University fires two employees for including their pronouns in emails
By Steve Hopkins
‘They want to be trans-exclusive and they want to communicate that to potential students and the parents of potential students’
Two staff members at a university have been fired after including their pronouns in their emails.
Raegan Zelaya and Shua Wilmot, according to a report by the Chronicle of Higher Education, refused to remove the gender expression from their emails which violated a Houghton University policy.
The pair, who oversaw the women’s and men’s residence halls, were informed late last month by the university in update New York that their positions were being terminated immediately. Both were working one-year contracts, however, Zelaya had already said she would return next year. Wilmot, who had been planning to return, was initially told last month that his contract wouldn’t be renewed.
The New York Times (NYT) reported that both Zelaya and Wilmot thought including their pronouns – “he/him” and “she/her” – was a good thing, as they deemed it an emerging professional standard and an indication of inclusivity.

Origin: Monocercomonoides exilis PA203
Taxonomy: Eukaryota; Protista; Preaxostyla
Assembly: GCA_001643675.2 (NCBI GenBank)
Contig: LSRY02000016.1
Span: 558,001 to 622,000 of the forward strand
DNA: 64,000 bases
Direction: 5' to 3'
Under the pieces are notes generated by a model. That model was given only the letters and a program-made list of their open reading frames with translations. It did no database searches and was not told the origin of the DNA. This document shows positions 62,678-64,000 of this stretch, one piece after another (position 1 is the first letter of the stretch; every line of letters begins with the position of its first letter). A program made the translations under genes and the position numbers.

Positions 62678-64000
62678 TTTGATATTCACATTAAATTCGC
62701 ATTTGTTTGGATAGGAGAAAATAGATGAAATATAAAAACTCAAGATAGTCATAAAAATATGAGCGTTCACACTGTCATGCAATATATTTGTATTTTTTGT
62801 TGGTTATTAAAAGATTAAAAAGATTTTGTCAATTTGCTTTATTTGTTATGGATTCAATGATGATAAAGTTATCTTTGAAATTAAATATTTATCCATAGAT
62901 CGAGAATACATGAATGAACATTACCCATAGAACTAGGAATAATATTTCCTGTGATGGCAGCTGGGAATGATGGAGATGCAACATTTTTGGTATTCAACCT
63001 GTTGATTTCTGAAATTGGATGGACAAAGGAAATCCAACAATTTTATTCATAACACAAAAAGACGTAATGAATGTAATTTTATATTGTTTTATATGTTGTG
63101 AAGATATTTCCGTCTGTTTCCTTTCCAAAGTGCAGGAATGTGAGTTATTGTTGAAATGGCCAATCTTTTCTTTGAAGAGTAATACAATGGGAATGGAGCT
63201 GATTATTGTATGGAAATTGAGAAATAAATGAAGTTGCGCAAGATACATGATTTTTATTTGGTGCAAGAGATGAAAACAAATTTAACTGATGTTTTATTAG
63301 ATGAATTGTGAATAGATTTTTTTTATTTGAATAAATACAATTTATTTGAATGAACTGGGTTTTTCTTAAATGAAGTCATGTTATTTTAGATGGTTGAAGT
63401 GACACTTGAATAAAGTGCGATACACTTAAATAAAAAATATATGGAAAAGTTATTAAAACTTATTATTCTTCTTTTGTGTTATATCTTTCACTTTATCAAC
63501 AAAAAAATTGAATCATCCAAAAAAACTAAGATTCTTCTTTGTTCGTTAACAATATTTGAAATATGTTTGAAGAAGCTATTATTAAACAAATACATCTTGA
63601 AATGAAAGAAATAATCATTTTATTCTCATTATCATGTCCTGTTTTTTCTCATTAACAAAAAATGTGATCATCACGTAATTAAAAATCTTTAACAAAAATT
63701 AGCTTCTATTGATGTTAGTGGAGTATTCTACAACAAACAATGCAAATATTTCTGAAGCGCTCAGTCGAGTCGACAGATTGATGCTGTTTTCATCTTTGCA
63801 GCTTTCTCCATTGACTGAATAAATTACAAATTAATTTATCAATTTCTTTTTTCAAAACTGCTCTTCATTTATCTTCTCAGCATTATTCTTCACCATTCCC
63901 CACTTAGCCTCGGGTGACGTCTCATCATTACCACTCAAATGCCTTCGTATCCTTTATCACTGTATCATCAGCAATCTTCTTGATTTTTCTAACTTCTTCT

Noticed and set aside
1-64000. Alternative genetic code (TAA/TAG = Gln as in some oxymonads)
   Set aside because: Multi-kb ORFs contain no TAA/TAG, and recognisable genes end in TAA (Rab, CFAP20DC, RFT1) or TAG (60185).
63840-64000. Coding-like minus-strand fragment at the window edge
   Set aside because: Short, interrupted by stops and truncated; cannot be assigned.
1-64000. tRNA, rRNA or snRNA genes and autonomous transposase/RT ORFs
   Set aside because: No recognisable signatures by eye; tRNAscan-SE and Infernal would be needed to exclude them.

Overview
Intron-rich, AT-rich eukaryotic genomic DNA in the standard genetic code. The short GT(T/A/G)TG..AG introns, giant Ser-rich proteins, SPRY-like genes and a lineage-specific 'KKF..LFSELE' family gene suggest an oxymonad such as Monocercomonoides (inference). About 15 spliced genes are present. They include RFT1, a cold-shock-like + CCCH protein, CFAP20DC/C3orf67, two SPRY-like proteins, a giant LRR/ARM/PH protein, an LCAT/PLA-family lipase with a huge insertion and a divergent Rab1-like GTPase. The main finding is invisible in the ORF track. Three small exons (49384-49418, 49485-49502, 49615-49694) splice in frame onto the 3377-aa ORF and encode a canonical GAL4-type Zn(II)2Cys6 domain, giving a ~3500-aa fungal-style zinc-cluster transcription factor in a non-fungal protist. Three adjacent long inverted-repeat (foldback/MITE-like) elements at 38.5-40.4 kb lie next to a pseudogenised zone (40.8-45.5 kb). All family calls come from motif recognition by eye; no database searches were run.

Houghton, which is affiliated with a conservative branch of the Methodist Church, asked them to remove them, and when they didn’t, both were let go.
The Times reported that nearly 600 people had signed a petition in protest against the move.
Houghton, since 2021, has closed a multicultural student centre and an environmental sustainability program and rescinded its recognition of an on-campus L.G.B.T.Q. club after the club declined to promote conservative views on sex and gender, the Times noted.
“I think it boils down to: They want to be trans-exclusive and they want to communicate that to potential students and the parents of potential students,” Wilmot said of his firing, to the newspaper.
Zelaya and Wilmot, neither of whom is transgender, said they had professional and pastoral reasons for including their pronouns, but also a practical one: They both have uncommon, gender-neutral names, and said they have often been misgendered in email correspondence.
“There’s the professional piece to it, and the practical piece, and there’s also an inclusive piece, and I think that’s the piece this institution doesn’t want,” Wilmot added to the outlet.
Michael Blankenship, a university spokesman, said in a statement to the publisher that Houghton “has never terminated an employment relationship based solely on the use of pronouns in staff email signatures.”
“Over the past years, we’ve required anything extraneous be removed from email signatures, including Scripture quotes,” he said.
Pictures of Zelaya’s termination letter, which has circulated widely on social media, says she was fired “as a result of your refusal to remove pronouns in your email signature’ as well as for criticising an administration decision to the student newspaper.